Nov 20

About learning a language

discoveringtheworld1Learning a language is one of the most challenging tasks our brain will encounter in our whole life.

When we learn our mother tongue in the first years of our life, it means more than learning a language. It means understanding the world around us, understanding that objects exist even when they’re out of sight, and being able to name them in order to refer to them. At the beginning it’s more than „just learning a language“, it’s „learning the world“.

Moreover, learning one’s first language is closely linked to the development of our brain itself – our cognitive abilities, or in easier words „being able to think“. The language we learn when we’re a child defines how we think. It defines how our brain will be structured, and therefore how we understand the world.

An example? Imagine when you were a child, and you learned that you could call boys who lived in the same house as you and said Mum and Dad to your parents like you „brother“. If it was not a boy but a girl, you would call them „sister“. So you learned that the important factor when naming your siblings was if they were a boy or a girl.

In many other languages of the world, including Japanese, you don’t just differ between boy and girl when naming your siblings, but also whether they are younger or older than you. So you have four (totally different) words to name your different siblings. In the case of Japanese, they are: „oniisan“, „oneesan“, „otouto“ and „imouto“.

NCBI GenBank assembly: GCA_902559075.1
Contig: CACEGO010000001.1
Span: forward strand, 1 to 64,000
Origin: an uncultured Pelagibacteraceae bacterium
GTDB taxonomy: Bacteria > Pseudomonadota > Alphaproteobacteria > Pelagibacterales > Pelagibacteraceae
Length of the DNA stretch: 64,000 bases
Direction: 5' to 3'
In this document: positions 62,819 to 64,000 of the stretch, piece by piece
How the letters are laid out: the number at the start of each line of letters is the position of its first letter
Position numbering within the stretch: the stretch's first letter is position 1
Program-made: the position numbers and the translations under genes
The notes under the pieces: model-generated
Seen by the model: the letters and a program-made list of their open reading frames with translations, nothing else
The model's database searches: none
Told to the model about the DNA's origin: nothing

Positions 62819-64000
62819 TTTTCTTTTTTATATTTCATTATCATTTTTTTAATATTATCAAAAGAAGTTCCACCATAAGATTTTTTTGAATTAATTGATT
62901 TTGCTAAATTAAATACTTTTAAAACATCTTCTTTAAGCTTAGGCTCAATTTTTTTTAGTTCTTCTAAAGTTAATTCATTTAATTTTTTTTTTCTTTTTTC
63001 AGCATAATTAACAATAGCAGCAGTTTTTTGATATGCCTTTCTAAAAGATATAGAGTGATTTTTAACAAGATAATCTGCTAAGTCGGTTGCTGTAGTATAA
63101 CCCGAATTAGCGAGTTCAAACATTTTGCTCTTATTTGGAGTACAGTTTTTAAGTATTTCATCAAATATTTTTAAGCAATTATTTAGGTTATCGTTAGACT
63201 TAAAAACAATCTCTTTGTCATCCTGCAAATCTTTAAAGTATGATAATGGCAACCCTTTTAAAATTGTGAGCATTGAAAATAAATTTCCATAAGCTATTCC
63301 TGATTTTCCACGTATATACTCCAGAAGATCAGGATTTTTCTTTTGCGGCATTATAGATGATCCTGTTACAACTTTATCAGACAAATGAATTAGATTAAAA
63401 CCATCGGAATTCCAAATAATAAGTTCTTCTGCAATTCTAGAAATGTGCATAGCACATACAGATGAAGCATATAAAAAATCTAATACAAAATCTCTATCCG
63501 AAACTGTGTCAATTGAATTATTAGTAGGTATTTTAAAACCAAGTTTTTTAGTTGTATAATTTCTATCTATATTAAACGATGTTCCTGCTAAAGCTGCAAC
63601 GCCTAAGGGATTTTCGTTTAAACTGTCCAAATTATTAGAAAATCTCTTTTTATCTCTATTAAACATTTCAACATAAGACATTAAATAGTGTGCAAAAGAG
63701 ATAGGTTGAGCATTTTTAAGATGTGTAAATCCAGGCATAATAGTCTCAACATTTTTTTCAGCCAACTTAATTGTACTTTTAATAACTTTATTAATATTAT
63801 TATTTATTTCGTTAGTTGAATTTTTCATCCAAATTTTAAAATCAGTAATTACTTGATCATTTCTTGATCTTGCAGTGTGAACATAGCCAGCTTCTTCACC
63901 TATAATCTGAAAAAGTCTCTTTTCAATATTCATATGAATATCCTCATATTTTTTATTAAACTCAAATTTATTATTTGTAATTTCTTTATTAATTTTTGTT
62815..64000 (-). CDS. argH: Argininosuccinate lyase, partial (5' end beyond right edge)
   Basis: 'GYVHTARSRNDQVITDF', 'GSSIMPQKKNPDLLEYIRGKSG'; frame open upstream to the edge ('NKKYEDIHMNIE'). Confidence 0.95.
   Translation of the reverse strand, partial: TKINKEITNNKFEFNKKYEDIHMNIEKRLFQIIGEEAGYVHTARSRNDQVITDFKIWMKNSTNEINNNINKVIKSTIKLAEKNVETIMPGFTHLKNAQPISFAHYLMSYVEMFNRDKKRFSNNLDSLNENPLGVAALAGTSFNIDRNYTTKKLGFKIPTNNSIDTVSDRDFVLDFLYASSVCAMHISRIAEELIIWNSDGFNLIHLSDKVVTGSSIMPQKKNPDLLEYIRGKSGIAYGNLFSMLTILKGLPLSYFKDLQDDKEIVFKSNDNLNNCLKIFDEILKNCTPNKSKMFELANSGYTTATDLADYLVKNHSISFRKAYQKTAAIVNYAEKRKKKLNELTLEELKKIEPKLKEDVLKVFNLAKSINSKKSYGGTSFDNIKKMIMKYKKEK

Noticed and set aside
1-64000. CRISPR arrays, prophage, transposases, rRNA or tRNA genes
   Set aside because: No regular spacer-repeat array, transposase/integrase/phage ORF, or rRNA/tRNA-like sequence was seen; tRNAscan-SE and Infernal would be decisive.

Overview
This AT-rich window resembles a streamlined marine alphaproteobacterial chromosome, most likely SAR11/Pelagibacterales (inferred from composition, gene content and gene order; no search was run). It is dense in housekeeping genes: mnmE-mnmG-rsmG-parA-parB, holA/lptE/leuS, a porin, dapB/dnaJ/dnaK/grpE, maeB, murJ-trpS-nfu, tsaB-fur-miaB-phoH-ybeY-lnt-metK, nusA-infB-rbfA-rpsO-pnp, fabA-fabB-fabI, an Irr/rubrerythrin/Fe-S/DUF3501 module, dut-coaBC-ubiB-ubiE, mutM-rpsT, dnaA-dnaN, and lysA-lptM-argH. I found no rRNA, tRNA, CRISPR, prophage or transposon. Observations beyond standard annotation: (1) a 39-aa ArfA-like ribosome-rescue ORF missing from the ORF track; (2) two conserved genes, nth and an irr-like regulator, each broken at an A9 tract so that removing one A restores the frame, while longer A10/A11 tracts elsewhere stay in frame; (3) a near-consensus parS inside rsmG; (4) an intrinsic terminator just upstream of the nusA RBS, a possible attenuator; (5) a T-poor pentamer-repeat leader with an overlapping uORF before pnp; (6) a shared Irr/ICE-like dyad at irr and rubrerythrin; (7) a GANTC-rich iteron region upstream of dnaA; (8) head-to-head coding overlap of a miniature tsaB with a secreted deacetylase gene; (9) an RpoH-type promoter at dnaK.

A Japanese person will be used to differentiate between younger and older sisters. For them, an „older brother“ is a totally different thing than a „younger brother“. They cannot understand how we seem not to care. When they learn German, they will at first add „younger“ or „older“ every time they use the word „brother“, because it’s important to them. Eventually, they will learn to just say „brother“, but only if they understand our way of thinking.

And the other way round, we might find it funny at first when learning Japanese or another language which differentiates, that we have to specify each time we use the term „brother“ if we mean an older one or a younger one. But we’ll get used to it with the time and accept that this differentiation in terms has not happened accidentially, but has developed for a reason. And this reason is that older siblings and younger siblings really are not the same thing, at least for speakers of this language.

So in the end, learning a new language means not only learning words and grammar, but to question one’s own thinking and to develop it further.


It works both way rounds:

Our thinking defines our language AND our language defines our thinking.

You have no words for what you don’t think, but also you cannot think concepts you cannot express. So you cannot think what you don’t have words for.

There are some primitive tribes whose language is so simple, it only contains numbers up to three. Because they only count up to three, they don’t need a word for „four“. Instead of „four“, they say „many“. But – and this is important – because they don’t have the words for „four“, „five“, „six“ and so on, they are not able to think those concepts, either. If you show them five potatoes on one side, and six potatoes on the other, they won’t be able to tell, nor see, the difference.

This means that your language and it’s limits limit your thoughts, and learning a new language gives the opportunity to widen your thoughts and develop new concepts.

It helps you tap the full potential of your brain.

And that’s what makes learning languages so fascinating: You don’t just learn a language. You don’t just learn a language and a culture. You learn new ways to think.